Fantastic beasts and where to find them: the elusive nature of X-ray quiet black holes
With the gravitational wave observations capturing the coalescence of compact objects, hunting for black holes has taken quite a front-row seat in astronomical observations. Here, we discuss two such detection of black holes in orbit with a main sequence companion, and why it is very difficult to find them in the forest of massive stars.
Massive stars are objects that are more massive than eight times the mass of our Sun (M⊙). They play an essential role in the evolution of our Universe. They enrich the void between stars with matter via strong winds and provide mechanical feedback. However, many aspects of massive star evolution are still unconstrained, such as their wind mass-loss rates, the mixing efficiency inside their surface, and their death.
Massive stars that are heavier than ~20 M⊙ are thought to collapse directly to form black holes. Expectantly, there are many uncertainties such as the mass range for black hole formation, the natal kick imparted during the black hole formation due to asymmetric collapse, and the spin of the resultant black hole. The gravitational wave detectors have already observed ~90 compact object merger events involving black holes and neutron stars. However, more than a million black holes are predicted to be present in our Galaxy itself, waiting to be discovered. So, observationally detecting a large sample of black holes can shed necessary light on their formation properties and their subsequent evolution.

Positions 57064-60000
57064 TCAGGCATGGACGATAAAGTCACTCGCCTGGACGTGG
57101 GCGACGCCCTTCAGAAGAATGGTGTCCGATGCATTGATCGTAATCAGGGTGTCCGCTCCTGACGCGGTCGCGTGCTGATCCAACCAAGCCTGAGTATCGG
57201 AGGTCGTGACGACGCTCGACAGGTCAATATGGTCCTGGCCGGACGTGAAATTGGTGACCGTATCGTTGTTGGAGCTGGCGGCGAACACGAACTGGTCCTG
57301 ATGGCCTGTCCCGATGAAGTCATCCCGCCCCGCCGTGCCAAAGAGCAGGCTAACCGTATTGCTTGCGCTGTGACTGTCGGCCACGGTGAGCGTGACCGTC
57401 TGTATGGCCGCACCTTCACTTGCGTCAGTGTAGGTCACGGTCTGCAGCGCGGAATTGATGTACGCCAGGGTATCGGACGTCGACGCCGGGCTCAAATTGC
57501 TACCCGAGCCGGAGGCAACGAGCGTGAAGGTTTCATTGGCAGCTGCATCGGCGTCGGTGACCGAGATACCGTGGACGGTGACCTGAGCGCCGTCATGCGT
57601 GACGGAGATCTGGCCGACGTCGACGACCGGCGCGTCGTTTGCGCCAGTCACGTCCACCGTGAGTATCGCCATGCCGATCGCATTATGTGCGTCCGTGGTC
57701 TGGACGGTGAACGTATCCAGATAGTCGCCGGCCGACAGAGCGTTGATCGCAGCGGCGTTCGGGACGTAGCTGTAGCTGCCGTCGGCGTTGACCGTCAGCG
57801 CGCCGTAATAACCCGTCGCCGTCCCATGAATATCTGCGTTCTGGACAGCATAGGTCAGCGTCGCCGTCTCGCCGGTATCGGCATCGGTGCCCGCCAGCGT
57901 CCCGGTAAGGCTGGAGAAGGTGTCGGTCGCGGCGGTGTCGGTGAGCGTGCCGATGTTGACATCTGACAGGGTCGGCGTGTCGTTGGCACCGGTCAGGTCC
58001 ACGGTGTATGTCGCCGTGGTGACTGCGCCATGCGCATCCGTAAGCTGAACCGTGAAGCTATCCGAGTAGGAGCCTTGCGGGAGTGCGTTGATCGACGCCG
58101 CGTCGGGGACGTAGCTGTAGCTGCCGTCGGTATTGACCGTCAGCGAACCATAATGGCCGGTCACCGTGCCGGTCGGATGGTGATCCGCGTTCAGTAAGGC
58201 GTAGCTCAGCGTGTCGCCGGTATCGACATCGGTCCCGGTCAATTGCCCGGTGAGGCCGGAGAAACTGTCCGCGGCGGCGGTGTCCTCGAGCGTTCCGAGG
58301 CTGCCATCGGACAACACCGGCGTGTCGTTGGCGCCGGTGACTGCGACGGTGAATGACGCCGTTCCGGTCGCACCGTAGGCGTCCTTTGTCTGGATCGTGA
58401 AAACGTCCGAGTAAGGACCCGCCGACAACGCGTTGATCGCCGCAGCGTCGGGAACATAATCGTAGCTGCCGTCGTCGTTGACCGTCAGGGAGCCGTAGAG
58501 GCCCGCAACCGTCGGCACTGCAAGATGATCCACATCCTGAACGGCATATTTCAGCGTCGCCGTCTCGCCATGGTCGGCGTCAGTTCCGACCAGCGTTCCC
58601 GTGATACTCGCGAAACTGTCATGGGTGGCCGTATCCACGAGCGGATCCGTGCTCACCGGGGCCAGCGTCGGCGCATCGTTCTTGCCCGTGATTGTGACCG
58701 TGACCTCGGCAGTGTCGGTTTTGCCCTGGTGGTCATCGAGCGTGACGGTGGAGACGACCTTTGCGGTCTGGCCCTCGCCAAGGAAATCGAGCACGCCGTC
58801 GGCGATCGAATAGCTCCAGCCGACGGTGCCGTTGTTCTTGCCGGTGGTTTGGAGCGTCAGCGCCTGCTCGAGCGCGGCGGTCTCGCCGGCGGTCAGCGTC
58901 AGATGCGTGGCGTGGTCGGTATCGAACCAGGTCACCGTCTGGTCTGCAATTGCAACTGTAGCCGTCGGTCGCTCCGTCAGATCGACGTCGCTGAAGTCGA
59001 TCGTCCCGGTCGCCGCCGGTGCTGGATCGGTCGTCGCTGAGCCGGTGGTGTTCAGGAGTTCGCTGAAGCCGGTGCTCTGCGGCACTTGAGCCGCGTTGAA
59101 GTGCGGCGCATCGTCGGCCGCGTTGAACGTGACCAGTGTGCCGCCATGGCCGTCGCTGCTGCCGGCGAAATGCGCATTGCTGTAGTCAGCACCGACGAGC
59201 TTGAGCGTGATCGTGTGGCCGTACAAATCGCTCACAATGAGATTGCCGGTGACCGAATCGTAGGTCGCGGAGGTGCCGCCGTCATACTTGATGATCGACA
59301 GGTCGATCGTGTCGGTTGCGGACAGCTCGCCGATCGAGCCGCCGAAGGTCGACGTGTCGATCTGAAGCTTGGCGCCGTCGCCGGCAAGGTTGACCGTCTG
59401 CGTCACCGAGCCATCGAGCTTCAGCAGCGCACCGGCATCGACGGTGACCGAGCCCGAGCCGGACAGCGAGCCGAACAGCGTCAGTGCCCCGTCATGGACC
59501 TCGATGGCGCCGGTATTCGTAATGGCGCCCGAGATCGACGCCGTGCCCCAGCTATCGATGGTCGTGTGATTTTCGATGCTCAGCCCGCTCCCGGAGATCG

Empirically, massive stars have been observed to exist in binaries and higher order multiples, with about three out of every 100 massive star binary above 10M⊙ expected to harbour a black hole as its companion. However, a large fraction of these binaries that will eventually form double compact object binaries will not merge within the current age of our Universe. Hence, they will remain unobservable in the current gravitational wave surveys. Nevertheless, progress can be made to discover these black holes while they are in orbit with a massive star companion, where they are detectable via alternative methods. This is possible, for example, by measuring the X-ray emission from the accretion disk of the black hole, the radial velocity variations in the spectral lines1 of the massive main sequence companion, and through periodic astrometric variations2 or photometric variability3 of the massive star companion induced by the black hole.
Black holes in binaries are thought to form from the collapse of massive Wolf-Rayet stars, which are very hot and bright stars that show emission lines in their spectrum. Now, there are many observed Wolf-Rayet+O star binaries in our Galaxy (~80) compared to observed black hole+O star binaries (only one, Cyg X-1). To resolve this disparity, it was recently suggested that black holes receive a significant natal kick when the Wolf-Rayet stars collapse to form a black hole, disrupting the binary.